You might think of Prometheus, who stole the secret of fire from the Gods. Or you might think of Harry Potter, another sacrificial Jesus-figure. Even Katniss fits neatly into this framework.

Ultimately, these myths aren’t just about heroes slaying dragons. They’re a perpetual coming-of-age story, rooted deep within human psychology. After crossing the threshold separating the old world of childhood from the adult mysteries, the hero has to face a series of trials, each of which will see her grow stronger and ease her into a new role. The Hero’s Journey becomes a transformative event: a rite of passage.

We don’t seem to have rites of passage anymore. This was a real problem for me after school. I did not know how to grow up. When I was at the very bottom, in the middle of a depressive episode brought on by complete stagnation, I used these myths to facilitate personal growth by booking a flight to Japan, where I lived for three months on my own. Writing. Thinking. Evolving. I ventured forth and slew the dragon.

Don’t take this to mean that I agree with every piece of popular Literature on the market. I’m neither a fan of heterosexual love triangles nor of the Hero Gets the Girl. But I believe that in order to do something new, you have to be sneaky. You have to dress the expensive red wine in a beer bottle. That way, people won’t see the headache coming, they’ll go buy their beer and get their mind blown.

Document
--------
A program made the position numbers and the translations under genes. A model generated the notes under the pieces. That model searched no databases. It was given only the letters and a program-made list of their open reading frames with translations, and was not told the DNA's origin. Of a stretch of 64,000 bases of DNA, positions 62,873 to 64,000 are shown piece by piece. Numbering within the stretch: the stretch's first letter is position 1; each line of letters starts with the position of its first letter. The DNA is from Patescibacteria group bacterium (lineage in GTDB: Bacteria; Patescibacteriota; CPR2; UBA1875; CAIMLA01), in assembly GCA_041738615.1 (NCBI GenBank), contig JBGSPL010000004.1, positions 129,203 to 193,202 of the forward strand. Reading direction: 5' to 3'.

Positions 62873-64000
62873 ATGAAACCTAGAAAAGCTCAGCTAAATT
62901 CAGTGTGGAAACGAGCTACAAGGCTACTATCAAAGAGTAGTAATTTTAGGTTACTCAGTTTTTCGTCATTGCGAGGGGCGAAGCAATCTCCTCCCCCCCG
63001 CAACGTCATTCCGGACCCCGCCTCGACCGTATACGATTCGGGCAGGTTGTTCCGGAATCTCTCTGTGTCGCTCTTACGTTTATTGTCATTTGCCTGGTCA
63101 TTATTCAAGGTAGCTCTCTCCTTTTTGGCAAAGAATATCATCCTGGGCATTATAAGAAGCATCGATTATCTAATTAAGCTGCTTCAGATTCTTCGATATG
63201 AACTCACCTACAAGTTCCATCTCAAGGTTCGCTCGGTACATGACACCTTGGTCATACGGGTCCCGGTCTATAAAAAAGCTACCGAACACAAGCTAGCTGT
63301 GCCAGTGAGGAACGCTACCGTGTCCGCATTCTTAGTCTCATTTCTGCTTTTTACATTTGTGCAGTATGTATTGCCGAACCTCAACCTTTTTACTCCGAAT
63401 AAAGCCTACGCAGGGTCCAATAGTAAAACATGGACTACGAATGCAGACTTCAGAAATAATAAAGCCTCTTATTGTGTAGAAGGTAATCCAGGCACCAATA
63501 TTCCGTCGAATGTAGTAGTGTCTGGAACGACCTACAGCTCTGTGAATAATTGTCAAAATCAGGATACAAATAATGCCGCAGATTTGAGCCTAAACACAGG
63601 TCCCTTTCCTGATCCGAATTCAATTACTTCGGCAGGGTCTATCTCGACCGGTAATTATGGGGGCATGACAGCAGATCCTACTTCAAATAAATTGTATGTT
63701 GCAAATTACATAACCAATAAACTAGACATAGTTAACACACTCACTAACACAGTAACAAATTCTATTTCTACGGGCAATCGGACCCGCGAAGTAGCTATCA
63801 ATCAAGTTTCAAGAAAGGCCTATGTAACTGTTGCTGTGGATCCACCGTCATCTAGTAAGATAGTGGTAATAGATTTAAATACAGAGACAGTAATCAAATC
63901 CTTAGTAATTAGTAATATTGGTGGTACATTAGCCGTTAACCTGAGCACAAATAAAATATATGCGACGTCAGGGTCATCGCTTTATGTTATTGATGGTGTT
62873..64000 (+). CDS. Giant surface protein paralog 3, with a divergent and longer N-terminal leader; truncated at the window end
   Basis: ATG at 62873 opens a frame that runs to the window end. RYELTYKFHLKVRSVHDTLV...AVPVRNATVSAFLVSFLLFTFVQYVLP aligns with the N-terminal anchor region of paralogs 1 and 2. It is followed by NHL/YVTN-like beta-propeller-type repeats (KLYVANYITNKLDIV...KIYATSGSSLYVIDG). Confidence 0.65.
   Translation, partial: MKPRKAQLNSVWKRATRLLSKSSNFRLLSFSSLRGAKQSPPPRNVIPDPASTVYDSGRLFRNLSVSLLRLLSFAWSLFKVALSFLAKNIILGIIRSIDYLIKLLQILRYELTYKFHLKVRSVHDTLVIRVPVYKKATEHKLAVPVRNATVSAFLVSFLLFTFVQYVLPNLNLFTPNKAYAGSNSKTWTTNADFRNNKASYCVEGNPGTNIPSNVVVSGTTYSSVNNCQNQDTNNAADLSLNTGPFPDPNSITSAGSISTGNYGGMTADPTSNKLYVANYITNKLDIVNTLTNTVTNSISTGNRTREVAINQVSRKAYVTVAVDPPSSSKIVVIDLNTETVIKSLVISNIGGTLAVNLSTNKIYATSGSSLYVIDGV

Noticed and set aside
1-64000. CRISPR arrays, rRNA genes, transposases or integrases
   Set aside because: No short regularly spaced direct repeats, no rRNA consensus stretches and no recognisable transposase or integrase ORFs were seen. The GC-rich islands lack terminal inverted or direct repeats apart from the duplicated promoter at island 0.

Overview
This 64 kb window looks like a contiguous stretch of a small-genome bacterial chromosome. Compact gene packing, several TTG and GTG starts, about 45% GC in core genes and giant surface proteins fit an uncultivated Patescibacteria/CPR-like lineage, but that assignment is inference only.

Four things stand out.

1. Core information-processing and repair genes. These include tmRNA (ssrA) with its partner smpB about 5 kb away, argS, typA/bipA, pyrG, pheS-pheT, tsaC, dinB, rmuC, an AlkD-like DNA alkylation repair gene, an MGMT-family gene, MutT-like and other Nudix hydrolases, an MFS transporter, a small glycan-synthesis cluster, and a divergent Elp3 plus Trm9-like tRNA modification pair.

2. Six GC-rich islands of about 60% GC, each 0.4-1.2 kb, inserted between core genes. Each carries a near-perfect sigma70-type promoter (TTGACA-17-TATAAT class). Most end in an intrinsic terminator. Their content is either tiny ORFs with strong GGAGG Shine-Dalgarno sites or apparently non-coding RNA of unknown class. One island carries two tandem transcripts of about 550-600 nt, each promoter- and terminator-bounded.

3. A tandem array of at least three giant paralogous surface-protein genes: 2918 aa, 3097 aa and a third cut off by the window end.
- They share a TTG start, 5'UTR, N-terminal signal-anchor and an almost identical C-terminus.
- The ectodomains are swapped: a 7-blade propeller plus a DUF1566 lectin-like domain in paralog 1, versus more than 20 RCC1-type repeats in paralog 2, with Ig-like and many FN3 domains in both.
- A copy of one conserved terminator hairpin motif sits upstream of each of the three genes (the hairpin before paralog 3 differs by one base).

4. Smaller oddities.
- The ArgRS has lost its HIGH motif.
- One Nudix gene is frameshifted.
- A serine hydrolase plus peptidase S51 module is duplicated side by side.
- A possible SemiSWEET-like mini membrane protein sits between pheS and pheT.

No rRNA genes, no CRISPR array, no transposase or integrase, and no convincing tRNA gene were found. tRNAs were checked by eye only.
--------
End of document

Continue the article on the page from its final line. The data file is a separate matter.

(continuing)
There are books like Maggie Stiefvater’s The Raven Cycle, which at first glance looks like a typical YA heterosexual romance with some magic and ghosts involved. Ah, but what’s this? Feminism? Gays? Dead Welsh kings? Actual character development? Philosophy? Daddy-issues? Dealing with domestic violence? Men crying? Sign me the fuck up.

There are books like Cory Doctorow’s Little Brother, which is stylistically so simple that even an eight-year-old should be able to understand it. Doctorow’s novels are political manifestos clad in plot and prose to serve the message. This unhealthy looking candy of YA has spinach filling. I love spinach. Doctorow’s novels are so good, they made Edward Snowden whistle-blow[4].

And then, of course, there is John Green, patron saint of teenagers and the man who has made it his mission to repeatedly dismantle the Manic Pixie Dreamgirl trope.

All of this writing is market-friendly. It’s also really subversive, political, creative, original, poignant and powerful.

I don’t want my writing on a syllabus. I don’t want my metaphors analysed, or professors to wax poetic about some distant analogy. I don’t want to cater to a hand-picked few of the educated elite.

I want to be read. I want my writing to change the world.


[1] fun fact on the ‘natural’ gender divide: skeletons of Neanderthal women show the same injuries as those of rodeo riders, thus it’s now assumed they did participate in hunting mega-fauna –

[2] The Mythology of Star Wars, an Interview with George Lucas and Bill Moyers:

[3] Campbell, Joseph. The Hero With a Thousand Faces. Fontana Press. 1993. p.30